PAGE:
I had been suffering violent intrusive thoughts for a long stretch of time.  But it wasn’t only physical harm that terrorised my world, thoughts about injuring people with abhorrent, hurtful words constantly threatened to spill from my mouth, to wash away those that I love like village huts in the path of a tsunami.  I imagined whispering such dreadful things, blowing lies into a loved one’s ears, remarks that would wound and scar for life. And then one morning I caught a glimpse of my reflection in the bathroom mirror, and I noticed an abrasion on my skin.

“Here I come!” shrieked Crow, and I lost two days ruminating over what that blemish might mean.  Of course, when Crow smells fear, he becomes a great white shark. Cancer was the word of the week.  Cancer in my stomach, cancer on my skin, cancer in my liver, my brain, my blood. The ominous cloud was above that place in my mind where every time I looked into that cursed mirror, or felt a bruise on my flesh, or suffered a thumping headache, I imagined it was the beginning of the end of my life.

I glared at my sombre reflection on a blank television screen.  I imagined a well-groomed man, a smile on his face like a knife slash in pigskin, pointing to a weather map in a familiar television studio.  The world spun gently on its axis, as a dark shadow crept slowly across the globe like a noxious gas.

“This afternoon the cloud continues to cover most of the northern continent,” he said through that wicked smile, slicing across his face like a cracking sheet of ice.

My OCD can manifest itself as violent images, false memories, a need for symmetry and fear of contamination.  But for two weeks my OCD cloud had cast a shadow over a patch of land that has been storm free for quite a while.

It became an old man coughing up blood in a hospital waiting room.  For five days, I convinced myself I was going to die of three or four different cancers.  I rang health lines and visited the doctors, and ‘Little One’ had to go for blood tests too (for different reasons) and of course, Crow convinced me of the worst possible outcome.  I became a twitching mess at the bottom of a deep black sea, as well as that tired old man in slippers, shuffling down infinite corridors.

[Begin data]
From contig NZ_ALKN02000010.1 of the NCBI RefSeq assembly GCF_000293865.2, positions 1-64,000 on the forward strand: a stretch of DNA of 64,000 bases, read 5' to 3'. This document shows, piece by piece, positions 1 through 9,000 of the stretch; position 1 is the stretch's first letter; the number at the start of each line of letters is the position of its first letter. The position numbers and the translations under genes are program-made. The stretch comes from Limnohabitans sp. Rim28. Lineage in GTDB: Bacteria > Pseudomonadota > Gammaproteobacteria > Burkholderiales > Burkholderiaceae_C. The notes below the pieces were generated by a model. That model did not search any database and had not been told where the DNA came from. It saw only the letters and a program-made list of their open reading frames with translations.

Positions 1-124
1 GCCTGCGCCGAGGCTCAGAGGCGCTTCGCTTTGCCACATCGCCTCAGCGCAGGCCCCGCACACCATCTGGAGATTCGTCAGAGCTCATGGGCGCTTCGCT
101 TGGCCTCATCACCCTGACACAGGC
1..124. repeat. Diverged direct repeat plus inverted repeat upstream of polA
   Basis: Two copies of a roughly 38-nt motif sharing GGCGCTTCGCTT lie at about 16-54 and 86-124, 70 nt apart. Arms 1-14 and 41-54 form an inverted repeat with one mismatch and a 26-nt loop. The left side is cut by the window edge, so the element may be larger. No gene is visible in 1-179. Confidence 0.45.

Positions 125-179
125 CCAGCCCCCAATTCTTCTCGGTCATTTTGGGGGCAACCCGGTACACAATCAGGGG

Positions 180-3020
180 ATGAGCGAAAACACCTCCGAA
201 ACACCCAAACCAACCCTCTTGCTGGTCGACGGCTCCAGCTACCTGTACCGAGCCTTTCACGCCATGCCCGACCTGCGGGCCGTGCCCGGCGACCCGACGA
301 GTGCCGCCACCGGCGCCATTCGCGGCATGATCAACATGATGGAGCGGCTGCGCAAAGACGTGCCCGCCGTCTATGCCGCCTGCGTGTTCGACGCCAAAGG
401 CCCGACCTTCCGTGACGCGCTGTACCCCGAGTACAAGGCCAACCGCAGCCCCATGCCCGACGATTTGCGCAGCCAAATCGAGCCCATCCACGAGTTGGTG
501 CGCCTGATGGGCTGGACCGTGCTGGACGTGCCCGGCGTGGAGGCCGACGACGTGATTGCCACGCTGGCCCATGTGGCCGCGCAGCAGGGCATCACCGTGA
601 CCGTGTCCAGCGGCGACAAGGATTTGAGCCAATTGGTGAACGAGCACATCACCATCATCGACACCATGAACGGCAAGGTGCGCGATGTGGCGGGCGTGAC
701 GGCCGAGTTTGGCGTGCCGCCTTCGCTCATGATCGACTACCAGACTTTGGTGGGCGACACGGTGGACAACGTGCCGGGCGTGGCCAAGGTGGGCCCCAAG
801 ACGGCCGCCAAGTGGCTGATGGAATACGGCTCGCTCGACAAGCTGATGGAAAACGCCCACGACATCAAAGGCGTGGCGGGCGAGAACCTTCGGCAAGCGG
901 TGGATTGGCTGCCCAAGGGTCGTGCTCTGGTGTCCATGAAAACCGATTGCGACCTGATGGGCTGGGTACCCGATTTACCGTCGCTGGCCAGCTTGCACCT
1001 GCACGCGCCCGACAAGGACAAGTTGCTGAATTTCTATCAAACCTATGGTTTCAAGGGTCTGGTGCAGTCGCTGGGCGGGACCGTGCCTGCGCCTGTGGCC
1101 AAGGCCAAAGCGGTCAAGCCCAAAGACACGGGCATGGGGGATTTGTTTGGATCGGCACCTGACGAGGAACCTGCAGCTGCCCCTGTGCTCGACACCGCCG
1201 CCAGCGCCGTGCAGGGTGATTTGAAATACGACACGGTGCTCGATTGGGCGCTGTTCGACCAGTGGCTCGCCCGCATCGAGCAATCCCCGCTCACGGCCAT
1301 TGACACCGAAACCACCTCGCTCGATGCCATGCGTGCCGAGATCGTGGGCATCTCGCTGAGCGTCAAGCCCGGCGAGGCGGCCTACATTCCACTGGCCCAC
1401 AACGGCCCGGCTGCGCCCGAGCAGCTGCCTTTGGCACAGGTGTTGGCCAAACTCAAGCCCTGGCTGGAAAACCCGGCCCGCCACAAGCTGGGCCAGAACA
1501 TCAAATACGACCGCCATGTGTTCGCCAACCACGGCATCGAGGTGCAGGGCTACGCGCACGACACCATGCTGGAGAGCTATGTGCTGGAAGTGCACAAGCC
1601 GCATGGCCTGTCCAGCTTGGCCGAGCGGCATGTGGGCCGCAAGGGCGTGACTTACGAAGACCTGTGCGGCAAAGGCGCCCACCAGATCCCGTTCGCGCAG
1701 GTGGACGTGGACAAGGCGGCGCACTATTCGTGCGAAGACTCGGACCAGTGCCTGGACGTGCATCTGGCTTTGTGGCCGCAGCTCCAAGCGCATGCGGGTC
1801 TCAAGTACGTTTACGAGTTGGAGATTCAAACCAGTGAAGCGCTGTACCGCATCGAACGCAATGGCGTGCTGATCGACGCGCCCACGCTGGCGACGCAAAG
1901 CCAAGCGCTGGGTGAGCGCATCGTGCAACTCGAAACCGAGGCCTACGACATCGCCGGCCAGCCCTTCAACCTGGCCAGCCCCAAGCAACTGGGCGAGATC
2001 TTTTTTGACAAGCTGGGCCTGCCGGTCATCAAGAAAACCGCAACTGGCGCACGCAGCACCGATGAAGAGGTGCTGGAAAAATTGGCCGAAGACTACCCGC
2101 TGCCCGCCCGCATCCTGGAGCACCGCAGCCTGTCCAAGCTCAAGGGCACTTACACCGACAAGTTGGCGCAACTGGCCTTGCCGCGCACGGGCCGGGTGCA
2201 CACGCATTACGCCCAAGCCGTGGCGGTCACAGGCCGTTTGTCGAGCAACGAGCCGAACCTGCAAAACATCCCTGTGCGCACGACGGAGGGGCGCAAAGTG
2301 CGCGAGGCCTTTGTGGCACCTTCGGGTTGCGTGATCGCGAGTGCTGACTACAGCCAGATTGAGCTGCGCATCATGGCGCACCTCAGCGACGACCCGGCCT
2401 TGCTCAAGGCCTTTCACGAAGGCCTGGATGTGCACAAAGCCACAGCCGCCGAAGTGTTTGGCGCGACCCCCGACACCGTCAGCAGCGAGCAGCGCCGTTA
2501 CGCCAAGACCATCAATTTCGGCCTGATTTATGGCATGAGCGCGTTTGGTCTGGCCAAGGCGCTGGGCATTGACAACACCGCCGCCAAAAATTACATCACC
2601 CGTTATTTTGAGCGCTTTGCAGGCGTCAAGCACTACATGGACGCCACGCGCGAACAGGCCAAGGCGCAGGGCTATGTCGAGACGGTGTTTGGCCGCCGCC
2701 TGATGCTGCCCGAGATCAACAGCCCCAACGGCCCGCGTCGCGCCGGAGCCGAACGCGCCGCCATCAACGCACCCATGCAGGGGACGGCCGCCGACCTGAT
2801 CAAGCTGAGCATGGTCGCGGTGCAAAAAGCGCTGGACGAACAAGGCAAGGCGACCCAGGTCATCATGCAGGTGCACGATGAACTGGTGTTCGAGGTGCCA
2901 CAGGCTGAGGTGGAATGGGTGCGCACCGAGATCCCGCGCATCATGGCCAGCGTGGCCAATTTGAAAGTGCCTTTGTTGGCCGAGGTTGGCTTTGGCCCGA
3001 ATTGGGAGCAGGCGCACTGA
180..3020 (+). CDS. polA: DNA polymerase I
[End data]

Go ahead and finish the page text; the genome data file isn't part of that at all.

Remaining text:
Urges to ritualise, to keep those germs away, flashed past the window like cars on a motorway fast-lane.  Would picturing a blinding white light wash away my medical fears? Of course not. But I did it anyway.

I fought against some intrusive thoughts, I capitulated to others – on my knees and following orders over the trench wall like a front-line soldier.

The doctor told me I was OK.

The doctor told ‘Little One’ that she was OK.

I thought that meant that the world was going to be fine, at least for the time being.

And then we got a phone call in the middle of the night.

I’m not going into too much detail but after three days at the hospital, we lost someone very close to us.

Irrational compulsions hadn’t saved the day.  We lost a piece of the world. And I think the crow knew that under such stressful circumstances he wasn’t even on the horizon.

I couldn’t see him. The world was too black.

I couldn’t hear him.  The world was too loud.

I saw people I love break down in tears, and that wrenched me across the floor, crashing me into walls.

One evening, while pacing across the hospital waiting room, a shadow crept across a familiar, well-trodden field in a corner of my mind.  It was a cloud, black like a bucket of coal.

“What are you going to do, cloud?  Rain on me? I’ve just come from the Critical Care Unit.  Your threats are useless!”

A thought rolled across my mind’s eye, a black plastic bag tumbling on a breeze – could compulsive visualisation change this situation?

I thought of Crow.  “Shall I look at a spot on the back of a chair and think of a brilliant white light?”

I glared at a picture on the wall – a village church in a field.  “Should I blink at the image, Crow? Is that fair trade for a miracle?  Or is there anything else I should do? Can I save a life by repeating certain words in my head?  And what is it you can actually do right now?